Ambulance service doing fundraiser
Aiming to replace equipment that is worn out, obsolete
Members of the North Shore Central Ambulance Service will be knocking on doors in 11 communities along the North Shore of Conception Bay from Kingston to Job’s Cove on Saturday, Oct. 9 selling vegetable hampers.
The ambulance service is raising funds to help replace some medical equipment that is getting worn out or has become obsolete.
“ Most people are astounded by how much it costs to operate an emergency service,” says Cathy Short, a paramedic with the service.
“ The best way to explain it is to ask people to look at the purchase price of their car and compare it to buying an ambulance. A new ambulance costs approximately $ 130,000, not including the stretcher and other equipment. And government requires an ambulance be replaced after 10 years, regardless of how good a shape it’s in.”
“Another way to look at it,” Short suggests, “ is to look at the repair bills for your own vehicle, and then just add a zero to that figure, if that same repair were to be made on an ambulance. In other words, a $ 125 repair to your car might run $ 1,250 to have done to an ambulance.”
Electronic equipment used by paramedics to assess a patient ( heart monitors, pulse oximeters, defibrillators, etc) is expensive to purchase and maintain. For example, seven years ago, the ambulance service purchased a heart monitor for $ 11,000. That model of monitor is now obsolete. The batteries, which cost $ 400 each, have been constantly recharged after every use for the past seven years. The service expects it won’t be too much longer before the batteries won’t hold a charge, or the heart monitor malfunctions and they may not be able to find parts to have it repaired.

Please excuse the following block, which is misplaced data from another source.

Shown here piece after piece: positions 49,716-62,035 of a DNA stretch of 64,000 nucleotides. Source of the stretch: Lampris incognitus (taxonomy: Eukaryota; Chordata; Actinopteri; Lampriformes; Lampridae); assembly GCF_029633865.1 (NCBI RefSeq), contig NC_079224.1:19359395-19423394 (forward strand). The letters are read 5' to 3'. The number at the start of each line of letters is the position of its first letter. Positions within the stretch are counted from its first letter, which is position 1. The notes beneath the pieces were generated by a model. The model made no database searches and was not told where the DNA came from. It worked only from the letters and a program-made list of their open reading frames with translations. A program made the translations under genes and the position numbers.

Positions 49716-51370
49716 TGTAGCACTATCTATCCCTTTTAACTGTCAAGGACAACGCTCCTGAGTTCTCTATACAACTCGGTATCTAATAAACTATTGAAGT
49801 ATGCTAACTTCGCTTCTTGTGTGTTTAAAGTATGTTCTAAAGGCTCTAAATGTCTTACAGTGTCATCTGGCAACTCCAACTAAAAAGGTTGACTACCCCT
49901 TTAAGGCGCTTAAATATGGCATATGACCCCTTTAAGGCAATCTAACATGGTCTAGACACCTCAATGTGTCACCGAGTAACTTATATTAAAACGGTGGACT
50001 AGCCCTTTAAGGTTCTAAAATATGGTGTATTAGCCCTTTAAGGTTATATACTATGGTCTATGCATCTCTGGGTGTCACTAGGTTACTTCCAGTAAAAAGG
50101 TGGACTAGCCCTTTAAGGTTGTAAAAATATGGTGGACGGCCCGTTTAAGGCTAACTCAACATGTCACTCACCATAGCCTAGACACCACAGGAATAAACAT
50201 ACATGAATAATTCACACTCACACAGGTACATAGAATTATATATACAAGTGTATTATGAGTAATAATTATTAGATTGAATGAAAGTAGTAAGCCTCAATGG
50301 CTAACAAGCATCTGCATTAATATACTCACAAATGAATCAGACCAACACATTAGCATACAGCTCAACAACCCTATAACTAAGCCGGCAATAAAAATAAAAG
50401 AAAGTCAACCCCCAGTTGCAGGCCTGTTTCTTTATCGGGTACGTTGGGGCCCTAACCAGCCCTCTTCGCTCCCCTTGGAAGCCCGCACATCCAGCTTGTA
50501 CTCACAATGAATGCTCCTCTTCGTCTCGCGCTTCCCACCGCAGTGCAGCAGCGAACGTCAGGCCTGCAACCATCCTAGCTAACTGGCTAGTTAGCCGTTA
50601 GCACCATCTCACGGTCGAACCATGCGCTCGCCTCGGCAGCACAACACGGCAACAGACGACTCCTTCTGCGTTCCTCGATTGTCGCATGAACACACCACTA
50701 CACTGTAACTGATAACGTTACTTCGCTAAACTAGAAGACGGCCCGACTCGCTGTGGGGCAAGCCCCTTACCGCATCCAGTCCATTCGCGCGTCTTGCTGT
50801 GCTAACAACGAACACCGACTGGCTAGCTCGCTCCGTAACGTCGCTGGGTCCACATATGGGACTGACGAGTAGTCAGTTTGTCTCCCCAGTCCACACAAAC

Unlike equipment used in a hospital, equipment used by paramedics wears out more quickly because it is subjected to extremes of temperature and weather — it doesn’t last as long when used on an ambulance.
Ray Sellars, chairman and a long-time member of the service, says he can recall when the crew had to wash and clean equipment such as suction collection bottles after each trip. “ Not anymore,” he says. “ Because of the concern of transmitting disease from one person to another, almost everything used on a patient these days is designed to be disposable. This also adds to the costs of providing care to patients.”
Another example he cited is if the vinyl covering on a mattress or piece of equipment such as a blood pressure cuff is torn, it has to be replaced because the patient’s bodily fluids could have gotten inside the foam, making it impossible to clean and disinfect
The ambulance service is a registered charity that provides emergency pre-hospital medical care and ambulance transportation on a not-for-profit basis to 11 communities on the North Shore. Its success is due, in large part, to public support.
Ambulance service members are asking the public to support the service financially by purchasing a vegetable hamper on Oct. 9.